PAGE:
Executive Leadership

Why You Are Not Getting What You Want Out Of Executive Coaching

Executive coaching is only valuable if it is not being masked as mentoring or consulting. Great coaching will always lead you through assessment, clarity, conversation and action.

Joe Woodruff


November 11, 2021

Photo credit:
Doruk Bayram

In the movie Open Range, Kevin Costner plays Annete Benning’s love interest. Benning’s character is a strong, independent woman, and Costner’s is a rough, old-fashioned cattle-driver reflecting the values of the movie’s 1882 setting.

At the end of the story, as Kevin and Annete set out on a life together, he says to her, “How is this ever going to work if you don’t do what I say?”

It’s a great line. It’s a lousy expectation for a relationship. Yet, do what I tell you is what is often mistaken for coaching today.

I’ve been coaching since 1991. I was coaching before it was a thing, and certainly before it was ever an accredited discipline. I have grown up with the movement, and as with all movements, I have seen it grow, adapt, be subject to misunderstanding, and fall prey to poor practices.

Hopefully, you have had a good coaching experience in the course of your career. But, more so than not, I have seen executive coaching miss the mark. There are three reasons you are not getting out of coaching what you want, and four dynamics you must contend for in coaching.

Reasons Coaching Is Missing The Mark

Coaching is masked as mentoring.

I love mentoring. I have mentors. I am a mentor. But I draw a critical distinction between mentoring and coaching (and I’m grateful to my own coach for bringing clarity to this).

Mentors pour in; coaches draw out. Mentoring is the impartation of wisdom learned over time and applied to specific problems and needs. When I turn to my mentor, I say, “Teach me.” No matter how she approaches it, whether she teaches directly or indirectly, she is filling a deficit I bring to her. I come with a need, I leave with an insight she imparted.

An effective coach will not give you the answer. They will, however, draw the answer out of you (more of that below). The goal of coaching is to help you discern your situation, clarify your thinking about it, and dial you in on the best response. The critical difference between mentoring and coaching is ownership: from discernment and clarity comes action that you decided upon.

If I tell you what to do, you may or may not do it, may or may not believe it, may or may not invest in it. But if you tell me what you believe you must do, then the investment is more likely to follow.

Coaching is masked as consulting.

Whereas mentors tend to pour in to a particular issue or problem presented to them, consultants tend to camp out in a larger terrain. The task of a consultant is to identify problems and recommend solutions. I am a consultant. I don’t mean to negate our value; I’m just being clear on distinctions.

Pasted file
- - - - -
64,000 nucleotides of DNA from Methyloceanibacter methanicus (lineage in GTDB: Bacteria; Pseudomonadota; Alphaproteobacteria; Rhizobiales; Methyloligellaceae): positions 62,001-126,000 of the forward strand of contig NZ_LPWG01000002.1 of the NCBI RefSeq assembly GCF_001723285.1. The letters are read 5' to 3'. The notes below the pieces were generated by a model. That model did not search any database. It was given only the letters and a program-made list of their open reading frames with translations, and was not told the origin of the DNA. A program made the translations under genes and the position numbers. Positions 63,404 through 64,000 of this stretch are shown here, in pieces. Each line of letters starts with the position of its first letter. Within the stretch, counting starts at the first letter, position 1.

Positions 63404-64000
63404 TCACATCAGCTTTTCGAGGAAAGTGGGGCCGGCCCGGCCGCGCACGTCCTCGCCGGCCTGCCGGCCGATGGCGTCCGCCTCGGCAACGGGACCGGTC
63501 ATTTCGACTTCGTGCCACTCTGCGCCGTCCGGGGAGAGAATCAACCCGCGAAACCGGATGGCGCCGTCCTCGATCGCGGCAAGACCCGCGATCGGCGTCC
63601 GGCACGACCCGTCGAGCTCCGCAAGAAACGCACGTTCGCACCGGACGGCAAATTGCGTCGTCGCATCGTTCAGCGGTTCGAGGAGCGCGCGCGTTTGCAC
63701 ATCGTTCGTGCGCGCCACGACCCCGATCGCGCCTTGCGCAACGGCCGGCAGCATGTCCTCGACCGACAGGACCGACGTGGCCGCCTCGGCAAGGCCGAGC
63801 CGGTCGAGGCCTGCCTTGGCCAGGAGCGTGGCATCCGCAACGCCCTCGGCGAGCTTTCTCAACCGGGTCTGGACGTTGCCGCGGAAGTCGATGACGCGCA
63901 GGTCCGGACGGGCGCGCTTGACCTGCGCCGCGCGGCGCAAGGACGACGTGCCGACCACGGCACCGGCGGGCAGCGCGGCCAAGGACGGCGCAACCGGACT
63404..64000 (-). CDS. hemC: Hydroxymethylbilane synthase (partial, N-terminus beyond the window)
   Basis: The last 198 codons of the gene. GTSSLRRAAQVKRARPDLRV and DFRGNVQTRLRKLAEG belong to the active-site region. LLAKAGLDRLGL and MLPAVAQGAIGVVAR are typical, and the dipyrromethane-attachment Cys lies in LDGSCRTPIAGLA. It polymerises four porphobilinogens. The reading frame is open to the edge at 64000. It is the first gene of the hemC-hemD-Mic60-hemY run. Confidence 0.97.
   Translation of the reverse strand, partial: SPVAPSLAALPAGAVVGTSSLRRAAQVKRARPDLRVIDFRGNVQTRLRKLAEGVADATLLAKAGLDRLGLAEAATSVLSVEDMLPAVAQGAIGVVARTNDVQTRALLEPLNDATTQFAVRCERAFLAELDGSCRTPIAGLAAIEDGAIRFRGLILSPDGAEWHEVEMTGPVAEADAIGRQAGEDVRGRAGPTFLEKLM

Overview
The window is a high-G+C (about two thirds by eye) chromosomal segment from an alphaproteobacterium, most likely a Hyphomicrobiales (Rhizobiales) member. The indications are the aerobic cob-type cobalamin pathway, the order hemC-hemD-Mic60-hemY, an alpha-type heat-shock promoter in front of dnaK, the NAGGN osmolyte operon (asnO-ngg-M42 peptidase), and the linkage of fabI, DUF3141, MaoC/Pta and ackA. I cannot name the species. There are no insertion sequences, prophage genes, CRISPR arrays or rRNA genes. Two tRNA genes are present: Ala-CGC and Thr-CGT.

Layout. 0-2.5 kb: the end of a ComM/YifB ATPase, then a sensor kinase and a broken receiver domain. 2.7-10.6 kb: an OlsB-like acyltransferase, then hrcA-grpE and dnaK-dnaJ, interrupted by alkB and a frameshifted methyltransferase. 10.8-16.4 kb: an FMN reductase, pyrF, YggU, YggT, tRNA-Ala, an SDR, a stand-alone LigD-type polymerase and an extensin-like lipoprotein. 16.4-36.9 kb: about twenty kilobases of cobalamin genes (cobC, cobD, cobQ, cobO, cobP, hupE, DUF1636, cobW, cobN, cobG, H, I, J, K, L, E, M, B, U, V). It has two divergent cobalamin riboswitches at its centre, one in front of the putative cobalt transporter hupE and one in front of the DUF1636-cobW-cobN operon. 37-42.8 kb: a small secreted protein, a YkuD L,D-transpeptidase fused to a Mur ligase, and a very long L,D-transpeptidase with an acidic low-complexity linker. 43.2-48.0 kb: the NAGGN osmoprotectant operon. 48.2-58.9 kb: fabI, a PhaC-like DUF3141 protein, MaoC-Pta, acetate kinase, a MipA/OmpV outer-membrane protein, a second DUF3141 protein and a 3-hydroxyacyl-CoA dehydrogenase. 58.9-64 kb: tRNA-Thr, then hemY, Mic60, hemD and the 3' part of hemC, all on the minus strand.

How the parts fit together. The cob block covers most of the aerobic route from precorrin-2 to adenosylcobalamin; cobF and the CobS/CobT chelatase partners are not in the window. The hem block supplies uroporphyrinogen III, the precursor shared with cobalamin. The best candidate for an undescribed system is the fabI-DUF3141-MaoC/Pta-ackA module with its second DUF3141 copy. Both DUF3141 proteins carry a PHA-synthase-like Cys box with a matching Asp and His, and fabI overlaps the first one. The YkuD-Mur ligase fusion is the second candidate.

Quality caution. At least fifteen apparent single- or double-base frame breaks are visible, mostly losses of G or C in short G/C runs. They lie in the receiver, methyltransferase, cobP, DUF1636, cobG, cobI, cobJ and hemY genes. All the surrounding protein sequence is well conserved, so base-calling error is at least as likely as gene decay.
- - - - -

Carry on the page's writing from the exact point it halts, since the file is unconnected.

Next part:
Consultation has value; but it is not coaching. Coaching develops a whole person; consultation designs a program. Consultants ask questions in order to better tell you what to do; coaches ask questions in order to better help you think and understand.

Coaching is without advocacy.

Mentors pour in; coaches draw out; advocates stay with.

The most effective coaches adopt a relational posture with you and chart a long course with you. Great coaches become aware of what you are dealing with at the personal, relational and missional level. They are holistic.

As a mentor, I often want to know if my insight worked. As a consultant, I want to know if my plans and ideas worked. As a coach and advocate, I want to know that you work.

The Coaching Turnaround

Effective coaching that hits the target employs four consistent practices:


Coaching isn’t done in a vacuum. Even though you determine the agenda with your coach, a great coach will have helped you identify your needs and prioritize what you want to work on. Coaching is progressive, building from one session to the next, but sensitive to needs in a moment that you feel are essential to be addressed.


The problem executives voice to me is that their coaching doesn’t seem like it is dialed in. Ineffective coaches do not help their clients define what success will look like. That is why great coaches begin with assessment, and then move into priorities that are defined by clear outcomes.


Coaching is a relationship in which questions are the bond. Questions have the power to elicit insight, resolve conflict, bring awareness and clarify perspective. In every coaching session, you need to have said, “That’s a good question.” If not, your coach has failed you.


The coaching relationship is about results. As much as I like my clients, they don’t pay me to just be their friend. I am alongside them to help them succeed at something. Every coaching session needs to end with an actionable step. Coaching is not a check-in time, it’s a move-on time.

I wouldn’t be where I am without coaching, and I have the privilege of people saying the same of me as their coach. Every leader needs a coach. No exception. But they need a good coach, distinct from mentors and consultants, and alongside them as well.

When you are coached, it is not a matter of doing what I say; it is a matter of you doing what you say, and that should only be spoken from a mind that has become clear and a path that has been laid by you.

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